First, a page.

• Certain Business Partners
Additional Regulations. Here are a few examples of prohibited transactions using your IRA that you should become familiar with:
  • The property must remain in the IRA until distributed or sold to a third party.
  • Property owned within an IRA will not be able to take advantage of write-offs, such as depreciation or other expenses relating to the property.
  • All rental profits must be returned to the IRA.
  • When purchased, the property becomes an asset of the IRA.
  • If you are an owner, you may not lease to a disqualified person, or in any way have a disqualified person occupy the property while it’s owned by your IRA.
  • While an IRA owner cannot manage the property, they can hire a property manager or real estate broker to collect rent and maintain the property.
  • Neither the IRA owner nor his/her family members (siblings excluded) may have access to or utilize the property while it’s in the IRA.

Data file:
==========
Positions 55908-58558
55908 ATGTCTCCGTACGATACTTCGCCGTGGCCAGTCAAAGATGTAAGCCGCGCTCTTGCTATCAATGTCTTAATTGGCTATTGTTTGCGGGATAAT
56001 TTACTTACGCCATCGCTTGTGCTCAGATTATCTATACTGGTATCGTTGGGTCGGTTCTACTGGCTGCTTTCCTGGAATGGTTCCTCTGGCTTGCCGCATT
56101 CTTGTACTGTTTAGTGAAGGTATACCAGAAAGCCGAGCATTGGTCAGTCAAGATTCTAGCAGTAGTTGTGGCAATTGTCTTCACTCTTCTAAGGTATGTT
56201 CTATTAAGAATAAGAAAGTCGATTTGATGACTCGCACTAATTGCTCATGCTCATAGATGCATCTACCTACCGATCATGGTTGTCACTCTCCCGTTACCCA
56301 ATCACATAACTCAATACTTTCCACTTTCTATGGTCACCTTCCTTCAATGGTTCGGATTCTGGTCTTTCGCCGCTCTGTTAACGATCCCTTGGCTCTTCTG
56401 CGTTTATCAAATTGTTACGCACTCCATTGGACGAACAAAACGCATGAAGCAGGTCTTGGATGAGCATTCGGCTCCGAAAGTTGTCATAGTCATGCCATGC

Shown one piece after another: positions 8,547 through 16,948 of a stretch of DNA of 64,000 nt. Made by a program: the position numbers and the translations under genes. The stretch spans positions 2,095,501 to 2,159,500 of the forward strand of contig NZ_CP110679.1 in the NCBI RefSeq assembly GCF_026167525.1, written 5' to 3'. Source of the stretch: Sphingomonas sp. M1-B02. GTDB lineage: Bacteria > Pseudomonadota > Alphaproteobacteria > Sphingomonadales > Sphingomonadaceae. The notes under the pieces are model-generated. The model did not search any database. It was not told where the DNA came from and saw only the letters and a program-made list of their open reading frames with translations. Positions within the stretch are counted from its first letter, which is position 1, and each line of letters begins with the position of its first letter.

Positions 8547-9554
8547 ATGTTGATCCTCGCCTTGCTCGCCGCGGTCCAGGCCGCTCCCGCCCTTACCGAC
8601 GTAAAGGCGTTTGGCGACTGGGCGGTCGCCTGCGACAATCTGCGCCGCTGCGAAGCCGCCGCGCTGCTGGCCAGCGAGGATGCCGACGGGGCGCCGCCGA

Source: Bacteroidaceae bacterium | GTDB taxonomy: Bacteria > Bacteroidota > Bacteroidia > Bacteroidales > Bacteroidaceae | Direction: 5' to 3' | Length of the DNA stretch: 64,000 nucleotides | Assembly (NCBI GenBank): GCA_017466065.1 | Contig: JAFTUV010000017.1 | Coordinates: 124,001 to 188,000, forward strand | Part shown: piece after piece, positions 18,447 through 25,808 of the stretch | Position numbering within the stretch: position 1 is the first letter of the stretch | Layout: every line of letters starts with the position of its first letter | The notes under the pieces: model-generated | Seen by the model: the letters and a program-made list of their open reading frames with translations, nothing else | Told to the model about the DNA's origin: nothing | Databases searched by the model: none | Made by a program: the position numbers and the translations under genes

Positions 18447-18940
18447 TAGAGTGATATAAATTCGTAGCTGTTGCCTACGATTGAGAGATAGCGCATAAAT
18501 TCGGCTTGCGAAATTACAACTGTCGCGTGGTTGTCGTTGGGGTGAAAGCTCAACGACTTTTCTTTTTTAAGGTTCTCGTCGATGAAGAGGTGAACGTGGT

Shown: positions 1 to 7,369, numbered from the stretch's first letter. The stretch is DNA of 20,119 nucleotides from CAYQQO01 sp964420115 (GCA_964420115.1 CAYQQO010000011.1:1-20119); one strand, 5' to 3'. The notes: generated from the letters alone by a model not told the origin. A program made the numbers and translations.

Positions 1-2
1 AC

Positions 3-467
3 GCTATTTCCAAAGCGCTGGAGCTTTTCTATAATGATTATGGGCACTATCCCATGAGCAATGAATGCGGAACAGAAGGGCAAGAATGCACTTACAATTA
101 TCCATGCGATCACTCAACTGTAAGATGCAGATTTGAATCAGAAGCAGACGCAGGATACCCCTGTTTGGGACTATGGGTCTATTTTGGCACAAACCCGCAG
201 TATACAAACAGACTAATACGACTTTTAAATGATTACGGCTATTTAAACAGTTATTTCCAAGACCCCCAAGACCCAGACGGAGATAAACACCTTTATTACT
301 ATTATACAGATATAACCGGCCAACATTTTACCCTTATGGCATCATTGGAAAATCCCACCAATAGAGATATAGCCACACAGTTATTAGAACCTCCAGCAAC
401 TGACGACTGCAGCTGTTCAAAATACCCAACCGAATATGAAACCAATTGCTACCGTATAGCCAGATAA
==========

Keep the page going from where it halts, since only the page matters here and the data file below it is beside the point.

• Borrowing money from an IRA. IRA’s are prohibited from making loans to IRA owners as well as any other disqualified persons.
  • IRA owners are prohibited from using their IRA as collateral for any loan, as the amount they pledge as security will be deemed a distribution by the IRS.
  • Selling assets you already own to your IRA or to a disqualified person’s IRA.
  • Purchasing a property for personal use, either by the IRA owner and/or a family member.
  • Purchasing a property owned by a family member who is a disqualified person.
  • Lending money to a disqualified person.

So should I open a Self-Directed IRA account?

Self-Directed investing isn’t for everyone. For some, the idea of having total control of their investments is a daunting one. We recommend reviewing your investment strategies with your tax advisor prior to investing. For more information about what a Self-Directed IRA can do for you call us toll-free at (888) 938-5872.

How to get 5% on a Certificate of Deposit (CD) like Investment

Posted on: February 21, 2017 at 4:06 am, in

Tired of the 1.9% the Bank Pays You on Your Certificate of Deposit (CD)?

Learn how and why you can buy wholesale annuity payments in the secondary market guaranteed by a Triple-AAA rated and recive a 4% to 7% return

Using investments resulting from Lottery and Courtroom Settlement winners who sell future payments from their Existing Annuities for a lump sum of money today.